18
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Incremental Game Time Format

Goal

Incremental games often have a countdown timer expressing the days, hours, minutes and seconds until a task is complete. Depending on the space available, they can be formatted as:

2d 13h
23h 59m 48s
14m
3h 0m 0s

The goal of this code golf is to write a function or program that performs this formatting.

Inputs

  • The total number of seconds.
  • The maximum number of segments to output.

Output

  • Segments include:
    • 0w weeks
    • 0d days
    • 0h hours
    • 0m minutes
    • 0s seconds
  • Each segment is separated by a single space.
  • Displayed segments must be contiguous. For example, you will not show hours and seconds without showing minutes, even if there are zero minutes.
  • Single-digit values do not have leading zeros, though a value of zero must be shown as 0.
  • Values are rounded down.
  • The first segment displayed is the first non-zero value.

Test Cases

seconds  segments  output
     0      1      0s
   123      1      2m
   123      2      2m 3s
   123      3      2m 3s
 82815      3      23h 0m 15s
307891      2      3d 13h
307891      4      3d 13h 31m 31s
604800      1      1w
604800      6      1w 0d 0h 0m 0s

Winning

The lowest byte-count solution in one week will win "acceptance".

Edits

  • Clarified which segment is first, as shown in examples.
  • Added test case 4 as per request.
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  • \$\begingroup\$ What is expected output for 307891 1? 0w or 1w. \$\endgroup\$ – jnovacho Jul 8 '15 at 13:06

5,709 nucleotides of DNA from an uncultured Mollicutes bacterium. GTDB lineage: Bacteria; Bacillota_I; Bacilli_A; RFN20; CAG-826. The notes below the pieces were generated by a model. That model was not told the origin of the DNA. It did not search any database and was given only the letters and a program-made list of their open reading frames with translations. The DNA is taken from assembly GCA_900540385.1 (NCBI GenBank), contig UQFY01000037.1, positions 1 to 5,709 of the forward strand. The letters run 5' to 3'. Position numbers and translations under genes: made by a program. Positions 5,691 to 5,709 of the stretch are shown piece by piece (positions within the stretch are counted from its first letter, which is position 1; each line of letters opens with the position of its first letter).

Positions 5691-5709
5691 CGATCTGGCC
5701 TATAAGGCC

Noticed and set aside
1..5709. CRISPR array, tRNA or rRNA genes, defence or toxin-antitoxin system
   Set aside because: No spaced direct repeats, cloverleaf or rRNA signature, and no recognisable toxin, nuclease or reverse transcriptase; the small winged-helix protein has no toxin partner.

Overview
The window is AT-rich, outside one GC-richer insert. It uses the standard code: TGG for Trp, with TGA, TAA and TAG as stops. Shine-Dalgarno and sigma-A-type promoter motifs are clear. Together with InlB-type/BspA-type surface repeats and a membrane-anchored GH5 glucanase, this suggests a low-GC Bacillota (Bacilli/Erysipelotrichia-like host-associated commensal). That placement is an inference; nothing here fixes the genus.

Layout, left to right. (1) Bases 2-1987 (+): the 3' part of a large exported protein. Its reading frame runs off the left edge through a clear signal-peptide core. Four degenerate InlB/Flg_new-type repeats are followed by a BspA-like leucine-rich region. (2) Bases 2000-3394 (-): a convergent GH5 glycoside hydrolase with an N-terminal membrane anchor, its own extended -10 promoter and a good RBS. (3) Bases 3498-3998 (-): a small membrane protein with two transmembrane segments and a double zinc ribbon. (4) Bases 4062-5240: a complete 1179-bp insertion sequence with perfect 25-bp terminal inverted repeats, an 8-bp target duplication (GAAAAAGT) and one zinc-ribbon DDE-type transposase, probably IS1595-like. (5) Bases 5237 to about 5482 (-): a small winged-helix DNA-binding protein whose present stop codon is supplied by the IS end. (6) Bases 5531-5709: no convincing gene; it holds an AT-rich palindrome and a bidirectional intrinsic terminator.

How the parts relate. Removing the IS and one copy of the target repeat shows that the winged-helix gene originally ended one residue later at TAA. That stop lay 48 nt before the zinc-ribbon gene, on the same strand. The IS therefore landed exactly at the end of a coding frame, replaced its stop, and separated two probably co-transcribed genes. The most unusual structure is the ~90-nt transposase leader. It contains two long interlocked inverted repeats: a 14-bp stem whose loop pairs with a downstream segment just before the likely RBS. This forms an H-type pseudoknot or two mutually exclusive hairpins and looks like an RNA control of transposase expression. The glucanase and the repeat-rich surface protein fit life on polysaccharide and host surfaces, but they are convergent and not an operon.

• 1
    \$\begingroup\$ @jnovacho Wouldn't it be 3d? "The first segment displayed is the first non-zero value" \$\endgroup\$ – Luigi Jul 8 '15 at 13:57
  • \$\begingroup\$ @Luigi True. I've missed that. \$\endgroup\$ – jnovacho Jul 8 '15 at 14:03
  • \$\begingroup\$ Am I the only one thinking that this is a "could some one please write this code for me" question? \$\endgroup\$ – fho Jul 9 '15 at 9:50
  • \$\begingroup\$ It's not every day a code golf task might actually be useful. I say go with it :D \$\endgroup\$ – Geobits Jul 9 '15 at 20:13
7
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CJam (snapshot), 41 38 bytes

q~"<<^X^G"{imd\}%W%"wdhms":s.+_{0=}#><S*

The above uses caret notation, since two of the characters are unprintable.

Thanks to @Sp3000 for golfing off 2 bytes.

Testing

The latest stable release (0.6.5) has a bug that can cause {}# to return Integers instead of Longs. Quite paradoxically, this can be circumvented by casting to integer (i).

To run this with code with the online interpreter, click this permalink or copy the code from this paste.

Alternatively, you can download and build the latest snapshot by executing the following commands:

hg clone http://hg.code.sf.net/p/cjam/code cjam-code
cd cjam-code/
ant

You can create the CJam file like this:

base64 -d > game-time.cjam <<< cX4iPDwYByJ7aW1kXH0lVyUid2RobXMiOnMuK197MD19Iz48Uyo=

How it works

q~        e# Read an evaluate the input.
"<<^X^G"  e# Push the string corresponding to the array [60 60 24 7
{         e# For each character:
  i       e#   Replace it by its code point.
  md      e#   Push divisor and residue of the division by that code point.
  \       e#   Swap their order.
}%
W%        e# Reverse the resulting array.
"wdhms":s e# Push ["w" "d" "h" "m" "s"].
.+        e# Perform vectorized concatenation.
_         e# Push a copy.
{0=}#     e# Find the index of the first pair with positive integer.